+ The last thing we want to do is make ordinary users afraid to run the test

  suite.

  

- Utility:

+ 

+ # Utility

+ 

  As a large number of tests are written as simple shell scripts, and many of

  these tests need to perform a series of the same functions, a "library" has

- been created to allow for reuse. source the testutil file as needed.  Any

- functions added to testutil should be clearly commented with purpose and use.

+ been created to allow for code reuse. Source the `testutil` file as needed. Any

+ functions added to `testutil` should be clearly commented with purpose and use.

+ 

+ 

+ # Third Party

  

- Thirdparty:

- This directory should contain tests for out of tree drivers etc. These tests

- should never return anything other than pass, skip, or warn.  While it is

+ This directory should contain tests for out of tree drivers, etc. These tests

+ should never return anything other than `PASS`, `SKIP`, or `WARN`. While it is

  handy to know if these things work with the current kernel, as out of tree

- modules, they are not necessarily in-step with upstream development.  To

- return a fail on these tests would be incorrect, but a warn does give a heads

- up so that the upstream for those modules can be contacted.

+ modules, they are not necessarily in-step with upstream development. To return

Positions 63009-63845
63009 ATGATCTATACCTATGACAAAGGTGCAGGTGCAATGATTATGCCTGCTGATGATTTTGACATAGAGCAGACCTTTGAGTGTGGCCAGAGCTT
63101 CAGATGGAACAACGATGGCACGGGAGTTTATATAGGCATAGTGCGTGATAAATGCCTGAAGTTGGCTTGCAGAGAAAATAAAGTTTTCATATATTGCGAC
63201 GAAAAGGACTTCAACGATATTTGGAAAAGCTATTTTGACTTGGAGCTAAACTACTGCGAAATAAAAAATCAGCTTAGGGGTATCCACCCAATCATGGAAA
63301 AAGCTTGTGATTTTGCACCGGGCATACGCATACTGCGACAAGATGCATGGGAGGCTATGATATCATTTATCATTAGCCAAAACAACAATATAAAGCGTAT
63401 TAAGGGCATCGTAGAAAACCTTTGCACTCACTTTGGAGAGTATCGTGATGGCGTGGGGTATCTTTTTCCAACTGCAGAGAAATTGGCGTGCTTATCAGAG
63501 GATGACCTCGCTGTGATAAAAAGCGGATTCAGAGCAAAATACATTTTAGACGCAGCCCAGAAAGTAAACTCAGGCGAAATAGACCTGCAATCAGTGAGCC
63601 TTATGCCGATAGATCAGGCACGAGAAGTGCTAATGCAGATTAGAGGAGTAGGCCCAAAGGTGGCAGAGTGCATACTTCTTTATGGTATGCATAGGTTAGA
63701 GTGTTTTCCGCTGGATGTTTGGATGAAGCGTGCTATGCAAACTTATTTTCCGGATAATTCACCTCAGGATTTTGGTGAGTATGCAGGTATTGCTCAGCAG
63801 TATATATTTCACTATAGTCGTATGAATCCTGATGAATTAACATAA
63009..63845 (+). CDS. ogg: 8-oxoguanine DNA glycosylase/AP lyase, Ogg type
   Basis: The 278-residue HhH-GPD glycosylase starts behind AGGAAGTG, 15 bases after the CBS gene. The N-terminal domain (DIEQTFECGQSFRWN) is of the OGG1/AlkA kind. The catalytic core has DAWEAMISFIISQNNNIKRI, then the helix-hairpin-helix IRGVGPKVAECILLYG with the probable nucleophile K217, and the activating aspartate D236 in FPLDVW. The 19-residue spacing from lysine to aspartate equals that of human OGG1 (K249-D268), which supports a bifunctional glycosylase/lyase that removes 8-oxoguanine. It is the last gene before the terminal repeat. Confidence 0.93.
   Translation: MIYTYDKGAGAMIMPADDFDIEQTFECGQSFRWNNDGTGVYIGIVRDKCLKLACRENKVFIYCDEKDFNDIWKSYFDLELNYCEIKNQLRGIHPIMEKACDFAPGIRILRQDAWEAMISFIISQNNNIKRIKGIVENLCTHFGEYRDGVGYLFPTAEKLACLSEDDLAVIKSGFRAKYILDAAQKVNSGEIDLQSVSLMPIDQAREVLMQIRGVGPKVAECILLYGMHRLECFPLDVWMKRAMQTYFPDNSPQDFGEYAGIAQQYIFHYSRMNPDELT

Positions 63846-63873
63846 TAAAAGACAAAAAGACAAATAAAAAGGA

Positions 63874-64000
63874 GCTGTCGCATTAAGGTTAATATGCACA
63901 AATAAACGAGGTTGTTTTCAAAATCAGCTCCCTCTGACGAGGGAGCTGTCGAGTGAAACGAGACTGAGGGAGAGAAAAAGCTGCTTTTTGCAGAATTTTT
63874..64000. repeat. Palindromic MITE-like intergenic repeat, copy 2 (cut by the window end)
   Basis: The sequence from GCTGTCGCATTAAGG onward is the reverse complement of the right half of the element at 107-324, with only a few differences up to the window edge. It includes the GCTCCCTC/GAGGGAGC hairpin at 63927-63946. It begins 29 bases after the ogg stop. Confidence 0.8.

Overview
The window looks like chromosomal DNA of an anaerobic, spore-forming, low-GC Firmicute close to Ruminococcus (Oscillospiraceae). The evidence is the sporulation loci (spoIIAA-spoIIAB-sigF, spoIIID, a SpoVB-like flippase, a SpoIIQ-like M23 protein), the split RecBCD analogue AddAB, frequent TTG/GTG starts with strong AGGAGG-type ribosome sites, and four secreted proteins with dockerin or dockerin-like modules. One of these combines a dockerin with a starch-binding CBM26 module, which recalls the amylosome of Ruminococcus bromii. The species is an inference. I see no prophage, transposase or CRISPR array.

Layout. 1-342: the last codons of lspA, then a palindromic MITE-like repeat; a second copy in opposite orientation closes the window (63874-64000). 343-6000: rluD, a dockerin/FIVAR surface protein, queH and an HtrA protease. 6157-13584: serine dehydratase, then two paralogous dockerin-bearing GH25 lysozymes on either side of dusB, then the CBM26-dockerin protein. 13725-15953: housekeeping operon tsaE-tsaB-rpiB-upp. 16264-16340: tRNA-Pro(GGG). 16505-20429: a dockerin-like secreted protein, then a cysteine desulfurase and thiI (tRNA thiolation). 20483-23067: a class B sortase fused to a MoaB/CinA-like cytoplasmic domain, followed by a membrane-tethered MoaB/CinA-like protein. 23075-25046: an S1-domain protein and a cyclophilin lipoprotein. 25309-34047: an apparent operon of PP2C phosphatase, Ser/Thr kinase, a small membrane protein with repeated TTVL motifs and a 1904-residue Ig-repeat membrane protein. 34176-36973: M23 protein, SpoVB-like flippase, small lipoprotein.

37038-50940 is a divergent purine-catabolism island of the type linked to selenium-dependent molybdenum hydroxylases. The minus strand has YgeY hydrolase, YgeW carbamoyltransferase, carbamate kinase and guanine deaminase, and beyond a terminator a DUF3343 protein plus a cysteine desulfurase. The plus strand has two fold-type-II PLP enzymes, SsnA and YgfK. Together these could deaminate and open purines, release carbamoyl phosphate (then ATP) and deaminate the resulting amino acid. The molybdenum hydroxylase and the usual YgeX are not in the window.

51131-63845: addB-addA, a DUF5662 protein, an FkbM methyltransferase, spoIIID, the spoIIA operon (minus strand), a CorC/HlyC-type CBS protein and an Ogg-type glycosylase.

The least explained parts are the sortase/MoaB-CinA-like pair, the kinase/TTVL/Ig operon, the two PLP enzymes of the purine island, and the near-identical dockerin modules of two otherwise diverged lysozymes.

+ a `FAIL` on these tests would be incorrect, but a warn does give a heads up so

+ that the upstream for those modules can be contacted. 

  

file modified
+6 -4
@@ -1,11 +1,12 @@ 

- #!/usr/bin/env python

+ #!/usr/bin/env python3

  #

  # Licensed under the terms of the GNU GPL License version 2

  

- from __future__ import print_function

- from fedora.client import OpenIdBaseClient

+ import getopt

  import getpass

- import sys, getopt

+ import sys

+ 

+ from fedora.client import OpenIdBaseClient

  

  username = ''

  password = ''
@@ -53,3 +54,4 @@ 

  )

   

  print(req.message)

+ 

Updated fedora_submit.py to use python3. I uninstalled the
python2-fedora package, installed the python3-fedora package
(and its automatically-pulled dependencies) on Fedora 28, ran the
default regressions, and the submission script worked as expected.

I also tweaked documentation.txt to be in Markdown format, plus made
a few minor style changes. The overwhelming majority of the text is
unchanged and the structure is largely the same. The mapping between
the original style and the Markdown version is readily apparent when
the two are viewed side-by-side.

Addresses issue #3.

Pull-Request has been closed by jforbes

3 years ago